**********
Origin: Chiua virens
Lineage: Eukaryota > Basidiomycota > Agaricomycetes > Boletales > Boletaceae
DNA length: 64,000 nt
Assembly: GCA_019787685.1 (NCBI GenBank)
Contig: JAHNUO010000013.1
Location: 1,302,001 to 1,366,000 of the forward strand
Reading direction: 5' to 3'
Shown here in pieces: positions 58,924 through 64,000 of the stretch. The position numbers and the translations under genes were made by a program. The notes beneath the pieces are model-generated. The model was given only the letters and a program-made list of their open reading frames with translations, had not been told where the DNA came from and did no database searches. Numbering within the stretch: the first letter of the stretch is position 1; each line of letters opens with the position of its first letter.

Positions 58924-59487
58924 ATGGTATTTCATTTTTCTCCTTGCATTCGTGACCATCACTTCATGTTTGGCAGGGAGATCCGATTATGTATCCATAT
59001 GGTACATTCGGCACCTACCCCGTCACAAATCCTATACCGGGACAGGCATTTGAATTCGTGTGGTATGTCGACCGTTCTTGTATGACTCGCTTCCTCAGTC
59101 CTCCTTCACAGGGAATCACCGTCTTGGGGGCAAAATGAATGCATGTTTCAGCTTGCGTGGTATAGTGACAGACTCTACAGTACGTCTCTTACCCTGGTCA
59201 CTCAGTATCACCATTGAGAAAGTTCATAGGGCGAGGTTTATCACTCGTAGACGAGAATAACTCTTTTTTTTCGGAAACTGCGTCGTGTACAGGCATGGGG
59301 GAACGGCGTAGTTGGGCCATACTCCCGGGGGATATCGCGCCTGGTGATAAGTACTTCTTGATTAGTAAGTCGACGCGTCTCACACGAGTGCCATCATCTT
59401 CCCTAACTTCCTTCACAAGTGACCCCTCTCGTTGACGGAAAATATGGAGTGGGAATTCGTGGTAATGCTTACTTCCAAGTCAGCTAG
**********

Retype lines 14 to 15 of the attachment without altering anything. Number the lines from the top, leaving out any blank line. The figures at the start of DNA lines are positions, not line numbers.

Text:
59301 GAACGGCGTAGTTGGGCCATACTCCCGGGGGATATCGCGCCTGGTGATAAGTACTTCTTGATTAGTAAGTCGACGCGTCTCACACGAGTGCCATCATCTT
59401 CCCTAACTTCCTTCACAAGTGACCCCTCTCGTTGACGGAAAATATGGAGTGGGAATTCGTGGTAATGCTTACTTCCAAGTCAGCTAG